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Attorney General: Mental health clinics in Lynn and Malden offered substandard care

South Bay Mental Health Center (SBMHC) faces allegations of fraudulently billing the state’s Medicaid program, MassHealth, for providing services by unlicensed staff in its clinics, including its Lynn and Malden locations.

Massachusetts Attorney General Maura Healey said the center, which operates 17 clinics in the Bay State, provided substandard care to vulnerable patients and billed the state for its inadequate services.

The AG’s Office claimed all of the clinics had gaps in licensing and supervision of its therapists since 2009. While many SBMHC employees performed mental health services, they lacked degrees in social work and were not license-eligible, the complaint filed in U.S. District Court said. Instead, some had degrees in expressive and creative arts therapy, and counseling.

For the past eight years, MassHealth and its contracted managed care entities paid SBMHC more than $123 million for outpatient services, such as psychiatric diagnostic evaluations and psychotherapy, Healey said. The AG’s Office estimates that much of the billing was based on fraudulent claims for services rendered by unlicensed staff to more than 30,000 MassHealth members.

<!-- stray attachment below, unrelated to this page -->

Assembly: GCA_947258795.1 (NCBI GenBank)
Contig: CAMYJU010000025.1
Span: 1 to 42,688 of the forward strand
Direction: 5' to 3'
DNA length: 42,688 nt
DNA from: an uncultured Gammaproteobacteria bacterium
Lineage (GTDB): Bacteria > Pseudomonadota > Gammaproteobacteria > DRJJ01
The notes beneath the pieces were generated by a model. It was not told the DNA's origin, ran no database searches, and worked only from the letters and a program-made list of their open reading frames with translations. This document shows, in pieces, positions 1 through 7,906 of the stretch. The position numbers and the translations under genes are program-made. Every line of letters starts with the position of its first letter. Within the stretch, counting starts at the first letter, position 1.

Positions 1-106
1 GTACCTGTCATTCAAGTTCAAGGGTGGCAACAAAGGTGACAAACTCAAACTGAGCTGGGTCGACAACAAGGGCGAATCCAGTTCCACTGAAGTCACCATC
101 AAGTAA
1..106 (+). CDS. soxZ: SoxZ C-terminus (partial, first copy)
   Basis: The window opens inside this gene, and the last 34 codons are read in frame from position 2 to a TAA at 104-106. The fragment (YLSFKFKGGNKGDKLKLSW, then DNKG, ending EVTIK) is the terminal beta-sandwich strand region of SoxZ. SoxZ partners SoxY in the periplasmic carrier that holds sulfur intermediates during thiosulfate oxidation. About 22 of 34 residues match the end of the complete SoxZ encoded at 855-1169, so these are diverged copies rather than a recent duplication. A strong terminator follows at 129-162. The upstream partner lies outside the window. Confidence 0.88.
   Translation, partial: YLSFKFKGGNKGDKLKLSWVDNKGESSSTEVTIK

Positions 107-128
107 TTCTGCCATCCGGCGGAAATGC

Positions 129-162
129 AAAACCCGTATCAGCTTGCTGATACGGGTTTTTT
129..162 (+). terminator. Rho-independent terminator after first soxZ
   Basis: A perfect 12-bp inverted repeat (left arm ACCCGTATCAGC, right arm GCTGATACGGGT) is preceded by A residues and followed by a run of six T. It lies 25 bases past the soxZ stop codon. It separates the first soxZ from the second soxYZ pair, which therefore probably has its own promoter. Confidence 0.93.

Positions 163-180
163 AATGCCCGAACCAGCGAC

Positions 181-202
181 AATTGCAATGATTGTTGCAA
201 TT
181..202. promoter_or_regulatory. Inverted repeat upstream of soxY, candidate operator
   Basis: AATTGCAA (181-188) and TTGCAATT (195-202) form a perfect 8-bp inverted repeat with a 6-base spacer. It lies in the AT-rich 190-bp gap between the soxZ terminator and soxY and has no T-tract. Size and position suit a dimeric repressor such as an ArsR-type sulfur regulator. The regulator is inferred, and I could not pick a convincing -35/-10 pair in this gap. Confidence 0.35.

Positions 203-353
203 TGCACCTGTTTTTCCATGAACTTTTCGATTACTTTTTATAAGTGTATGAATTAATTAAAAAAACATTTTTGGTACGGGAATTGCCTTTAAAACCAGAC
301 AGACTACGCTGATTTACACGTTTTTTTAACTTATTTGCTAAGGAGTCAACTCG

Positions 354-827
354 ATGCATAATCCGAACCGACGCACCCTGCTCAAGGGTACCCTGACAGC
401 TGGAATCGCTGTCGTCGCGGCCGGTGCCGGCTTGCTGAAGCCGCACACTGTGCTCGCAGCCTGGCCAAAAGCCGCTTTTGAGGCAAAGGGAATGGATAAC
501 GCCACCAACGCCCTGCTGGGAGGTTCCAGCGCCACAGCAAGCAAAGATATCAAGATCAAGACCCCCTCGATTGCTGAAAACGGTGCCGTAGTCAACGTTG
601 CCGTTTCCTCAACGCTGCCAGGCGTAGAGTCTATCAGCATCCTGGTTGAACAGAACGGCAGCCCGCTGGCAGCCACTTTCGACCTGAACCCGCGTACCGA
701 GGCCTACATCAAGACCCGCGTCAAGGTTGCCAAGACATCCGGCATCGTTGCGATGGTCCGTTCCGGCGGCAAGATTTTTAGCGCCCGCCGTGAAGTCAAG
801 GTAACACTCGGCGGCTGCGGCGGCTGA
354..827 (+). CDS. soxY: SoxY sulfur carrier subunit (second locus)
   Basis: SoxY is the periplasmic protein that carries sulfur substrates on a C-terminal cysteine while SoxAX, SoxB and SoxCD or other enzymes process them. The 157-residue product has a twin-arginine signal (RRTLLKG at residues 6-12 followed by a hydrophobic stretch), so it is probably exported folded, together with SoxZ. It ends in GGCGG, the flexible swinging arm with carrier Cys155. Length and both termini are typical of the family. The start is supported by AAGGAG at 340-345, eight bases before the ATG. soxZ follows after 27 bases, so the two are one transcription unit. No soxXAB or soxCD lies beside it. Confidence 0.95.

“MassHealth members deserve competent treatment from qualified individuals, and our office will continue to take action in order to remove these significant barriers to accessing critical mental health care in our state,” Healey said in a statement.

The AG’s investigation began after a whistleblower lawsuit was filed by a former SBMHC employee in the U.S. District Court for the District of Massachusetts.

Healey’s investigation revealed that SBMHC had a pattern of employing unlicensed, unqualified, and unsupervised staff at its mental health facilities in violation of MassHealth regulations. The complaint alleges that submitting those claims was a violation of the Massachusetts False Claims Act.

The complaint was filed against SBMHC and Peter J. Scanlon, who founded and owned the company until 2012. The complaint also names HIG. Growth Partners LLC and HIG. Capital LLC, which created Community Intervention Services (CIS) to acquire SBMHC from Scanlon, as well as co-founder and CEO of CIS, Kevin P. Sheehan.

The AG’s Office alleges that HIG, CIS, Scanlon, and Sheehan knew that SBMHC was providing services in violation of regulatory requirements and did not bring SMBHC operations into compliance or make any attempts to repay the money owed to MassHealth, as required by law. HIG allegedly cited the large profit margins as a reason to acquire the company, Healey said.

Prosecutors are seeking triple damages, civil penalties, and interest.

Mike Pelletier, president and chief operating officer at South Bay Community Services, declined to be interviewed.

In a statement, the company said the allegations are untrue and they intend to make their case in court.

“We remain focused on the well-being of our consumers and employees,” the statement said. “Our daily operations have not been affected, and we will continue to provide the best possible behavioral health services to those who need it most in the New England area.”

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